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With Oscar nominations voting only weeks away — and SAG Awards nomination voting having just closed at noon PT, with Golden Globe Awards nomination voting closing at 5 pm PT — many in the industry are closely studying the meaning of Monday afternoon’s announcement of the 15th annual AFI Awards honorees. The AFI annually selects a list of the year’s top 10 films (though this year, the list grew to 11) and top 10 TV shows of the year.
Do the AFI Awards offer insight into how the Academy itself may act down the road? Yes and no.
AFI Awards selections are made “through an AFI jury process in which AFI trustees, scholars, film and television artists and critics determine the most outstanding achievements of the year.” It is unclear exactly how many of the jurors are also members of the Academy (film and/or TV), but it is understood that quite a few are, including this year’s film jury chair Tom Pollock (former vice chair of MCA and chair of Universal) and TV jury chair Rich Frank (former president of Disney and the TV Academy), along with the likes of Vince Gilligan, Marshall Herskovitz, Patty Jenkins, Kasi Lemmons, Matty Libatique and Phylicia Rashad. That means that one cannot dismiss the relevance of their picks.
As far as the criteria that they must consider in making those picks, the Academy considers all films for its best picture Oscar, whereas the AFI considers only American films for its top 10 list (hey, they are the American Film Institute). When the two groups have not overlapped in the past, it has usually been a case of the AFI recognizing a big studio film (which they tend to gravitate toward because of or in spite of the fact that the big studios provide AFI with much of its funding) that is then replaced in the best picture Oscar race by either an indie film or by nothing at all. (The Academy is not obligated to include 10 films, but rather somewhere between five and 10 — they’ve settled on nine the last three years).
Consider these discrepancies from the last three years. Last year, AFI included Fruitvale Station, Inside Llewyn Davis and Saving Mr. Banks, which the Academy replaced with Dallas Buyers Club and Philomena — in other words, two indies replaced two indies and the Academy passed on one studio film that AFI endorsed. The year before, AFI included The Dark Knight Rises and Moonrise Kingdom, which the Academy replaced with Amour — a foreign indie that had been ineligible for AFI replaced an American indie and the Academy passed on one studio film that AFI endorsed. And the year before that, AFI included Bridesmaids, The Girl With the Dragon Tattoo and J. Edgar, which the Academy replaced with The Artist and Extremely Loud and Incredibly Close — the Academy replaced one studio film with an indie, another studio film with a different studio film and dropped a third studio film altogether.
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The point is that while it is unlikely that the Academy will replace an AFI pick with another studio film, it could replace one with an indie.
This year, AFI’s film picks were American Sniper (Warner Bros.), Birdman (Fox Searchlight), Boyhood (IFC Films), Foxcatcher (Sony Classics), The Imitation Game (The Weinstein Co.), Interstellar (Paramount), Into the Woods (Disney), Nightcrawler (Open Road Films), Selma (Paramount), Unbroken (Universal) and Whiplash (Sony Classics). The inclusions that surprised some people were American Sniper (although I’ve been saying it’s a strong contender ever since I saw it), Interstellar, Into the Woods and Nightcrawler (the least conventional “awards” movie of the lot, but a contender that deserves to be taken seriously after this and its recognition from the Independent Spirit Awards, National Board of Review and Online Film Critics, among others).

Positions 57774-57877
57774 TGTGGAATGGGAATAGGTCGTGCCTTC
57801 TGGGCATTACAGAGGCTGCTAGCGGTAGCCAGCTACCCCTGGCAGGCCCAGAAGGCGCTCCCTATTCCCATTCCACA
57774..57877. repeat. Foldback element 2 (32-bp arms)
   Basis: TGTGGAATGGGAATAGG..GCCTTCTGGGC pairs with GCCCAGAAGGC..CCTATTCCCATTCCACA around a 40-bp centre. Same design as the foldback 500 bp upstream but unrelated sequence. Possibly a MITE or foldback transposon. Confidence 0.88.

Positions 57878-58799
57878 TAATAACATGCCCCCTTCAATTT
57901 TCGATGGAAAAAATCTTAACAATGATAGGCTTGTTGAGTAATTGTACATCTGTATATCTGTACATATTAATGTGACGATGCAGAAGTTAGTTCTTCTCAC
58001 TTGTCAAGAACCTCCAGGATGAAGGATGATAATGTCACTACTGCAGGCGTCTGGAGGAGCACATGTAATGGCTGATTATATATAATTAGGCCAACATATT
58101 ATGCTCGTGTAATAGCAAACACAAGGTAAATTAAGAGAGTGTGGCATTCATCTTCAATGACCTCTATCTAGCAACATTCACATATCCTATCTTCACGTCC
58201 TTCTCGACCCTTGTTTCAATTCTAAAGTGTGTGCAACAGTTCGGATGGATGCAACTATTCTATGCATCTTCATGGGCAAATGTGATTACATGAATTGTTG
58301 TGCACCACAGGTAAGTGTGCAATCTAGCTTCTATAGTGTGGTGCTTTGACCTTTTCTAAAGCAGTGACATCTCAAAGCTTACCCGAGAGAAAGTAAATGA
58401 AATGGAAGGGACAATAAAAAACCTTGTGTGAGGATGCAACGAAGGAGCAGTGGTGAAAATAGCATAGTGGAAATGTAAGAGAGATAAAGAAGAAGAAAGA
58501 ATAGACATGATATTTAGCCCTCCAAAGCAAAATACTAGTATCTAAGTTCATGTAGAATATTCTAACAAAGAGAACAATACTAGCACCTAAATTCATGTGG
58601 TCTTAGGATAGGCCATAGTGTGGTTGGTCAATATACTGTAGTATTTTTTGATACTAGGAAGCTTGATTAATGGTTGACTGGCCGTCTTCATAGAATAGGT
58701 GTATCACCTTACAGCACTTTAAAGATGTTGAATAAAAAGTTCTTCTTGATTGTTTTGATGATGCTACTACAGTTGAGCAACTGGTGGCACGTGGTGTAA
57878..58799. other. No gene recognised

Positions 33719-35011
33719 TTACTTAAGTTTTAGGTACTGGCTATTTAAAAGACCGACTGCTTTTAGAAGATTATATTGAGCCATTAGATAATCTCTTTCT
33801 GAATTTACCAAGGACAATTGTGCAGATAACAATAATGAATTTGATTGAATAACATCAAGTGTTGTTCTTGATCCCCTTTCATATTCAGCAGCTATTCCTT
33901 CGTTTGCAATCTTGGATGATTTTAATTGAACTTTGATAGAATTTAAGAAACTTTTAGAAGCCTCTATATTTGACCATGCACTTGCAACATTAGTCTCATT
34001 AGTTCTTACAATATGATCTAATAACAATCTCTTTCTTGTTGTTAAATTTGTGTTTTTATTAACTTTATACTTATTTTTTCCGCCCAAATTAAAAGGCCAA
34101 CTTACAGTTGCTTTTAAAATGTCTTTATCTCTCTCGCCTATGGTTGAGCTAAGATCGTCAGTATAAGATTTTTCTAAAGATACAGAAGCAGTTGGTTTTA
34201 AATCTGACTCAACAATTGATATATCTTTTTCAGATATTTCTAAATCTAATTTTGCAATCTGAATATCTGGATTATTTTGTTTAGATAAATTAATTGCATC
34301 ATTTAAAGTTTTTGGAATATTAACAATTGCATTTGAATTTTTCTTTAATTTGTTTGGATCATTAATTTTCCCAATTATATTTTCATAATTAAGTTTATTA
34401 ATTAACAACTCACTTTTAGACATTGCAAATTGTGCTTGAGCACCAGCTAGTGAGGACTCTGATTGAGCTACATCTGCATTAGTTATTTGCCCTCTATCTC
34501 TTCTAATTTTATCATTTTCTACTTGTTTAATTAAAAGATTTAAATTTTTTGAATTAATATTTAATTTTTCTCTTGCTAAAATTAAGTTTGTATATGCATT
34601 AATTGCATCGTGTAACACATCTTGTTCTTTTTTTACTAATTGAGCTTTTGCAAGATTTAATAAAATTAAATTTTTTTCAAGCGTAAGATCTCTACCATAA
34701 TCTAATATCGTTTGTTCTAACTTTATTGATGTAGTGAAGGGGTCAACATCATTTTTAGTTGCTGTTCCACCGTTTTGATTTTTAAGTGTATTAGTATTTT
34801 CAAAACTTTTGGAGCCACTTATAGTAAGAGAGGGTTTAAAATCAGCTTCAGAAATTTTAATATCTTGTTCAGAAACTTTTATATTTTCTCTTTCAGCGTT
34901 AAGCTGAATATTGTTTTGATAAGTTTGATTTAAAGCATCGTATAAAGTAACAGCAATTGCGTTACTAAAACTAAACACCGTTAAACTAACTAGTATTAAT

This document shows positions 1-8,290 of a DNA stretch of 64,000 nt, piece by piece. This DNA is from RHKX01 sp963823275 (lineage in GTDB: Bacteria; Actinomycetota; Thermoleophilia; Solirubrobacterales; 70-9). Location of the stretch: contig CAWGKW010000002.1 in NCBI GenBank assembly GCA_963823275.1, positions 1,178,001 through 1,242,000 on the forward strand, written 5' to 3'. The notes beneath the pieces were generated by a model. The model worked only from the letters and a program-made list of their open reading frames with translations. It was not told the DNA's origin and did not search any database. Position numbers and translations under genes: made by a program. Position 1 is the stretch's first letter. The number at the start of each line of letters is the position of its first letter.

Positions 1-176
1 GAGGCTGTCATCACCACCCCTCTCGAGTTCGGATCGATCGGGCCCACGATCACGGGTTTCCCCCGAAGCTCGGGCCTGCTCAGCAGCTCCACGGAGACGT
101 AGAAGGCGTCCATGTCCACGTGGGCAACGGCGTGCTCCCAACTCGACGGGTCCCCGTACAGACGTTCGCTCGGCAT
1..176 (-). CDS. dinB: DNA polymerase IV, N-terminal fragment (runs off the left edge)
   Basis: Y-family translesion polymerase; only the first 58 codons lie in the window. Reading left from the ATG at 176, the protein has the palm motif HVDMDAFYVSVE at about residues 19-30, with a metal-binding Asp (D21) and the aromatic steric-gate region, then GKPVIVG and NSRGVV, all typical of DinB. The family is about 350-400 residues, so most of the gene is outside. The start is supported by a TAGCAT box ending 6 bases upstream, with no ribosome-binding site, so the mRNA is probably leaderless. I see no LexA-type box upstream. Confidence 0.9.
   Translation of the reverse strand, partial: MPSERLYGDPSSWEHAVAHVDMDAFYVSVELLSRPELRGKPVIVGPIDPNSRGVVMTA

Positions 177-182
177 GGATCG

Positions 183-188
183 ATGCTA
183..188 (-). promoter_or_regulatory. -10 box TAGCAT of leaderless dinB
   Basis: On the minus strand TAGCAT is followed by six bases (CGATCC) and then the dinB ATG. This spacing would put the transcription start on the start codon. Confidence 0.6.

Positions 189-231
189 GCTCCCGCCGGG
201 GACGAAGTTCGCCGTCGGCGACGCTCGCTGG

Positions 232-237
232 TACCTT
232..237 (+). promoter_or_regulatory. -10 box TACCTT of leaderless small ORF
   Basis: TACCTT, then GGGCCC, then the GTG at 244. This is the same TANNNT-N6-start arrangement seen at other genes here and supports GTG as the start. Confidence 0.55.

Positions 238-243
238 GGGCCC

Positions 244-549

The most glaring absences were The Theory of Everything (which was apparently ineligible, although I don’t know how that film is any more British than The Imitation Game), plus two films that seem to resonate more with women than with men, Gone Girl and Wild. If I’d take anything away from today’s announcement, it’s a reminder that the voting bodies for most of these awards groups are disproportionately male (the Academy is 76 percent male), which could jeopardize the best picture prospects of those sorts of films.
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Now let’s turn to the TV list, for which series and, apparently, one-off miniseries were eligible. The AFI went with The Americans (FX), Fargo (FX), Game of Thrones (HBO), How to Get Away With Murder (ABC), Jane the Virgin (The CW), The Knick (Cinemax), Mad Men (AMC), Orange Is the New Black (Netflix), Silicon Valley (HBO) and Transparent (Amazon).
The most glaring omissions: True Detective (HBO) — how is that not there? — as well as House of Cards (Netflix), The Good Wife (CBS), Masters of Sex (Showtime), Scandal (ABC) and Veep (HBO), all of which made the AFI list last year. (PBS’s very British Downton Abbey, of course, was ineligible.) The inclusion, presumably in their place, of the new shows How to Get Away With Murder, Jane the Virgin, The Knick, Silicon Valley and Transparent are noteworthy mostly in that they suggest that people in the industry are watching and liking them. (FX’s American Horror Story, HBO’s Girls, Showtime’s Homeland, FX’s Louie, ABC’s Modern Family and AMC’s The Walking Dead haven’t cracked the AFI’s list since 2012.) Whether or not the members of the SAG nominating committee, Hollywood Foreign Press Association or TV Academy are among them, though, remains to be seen.
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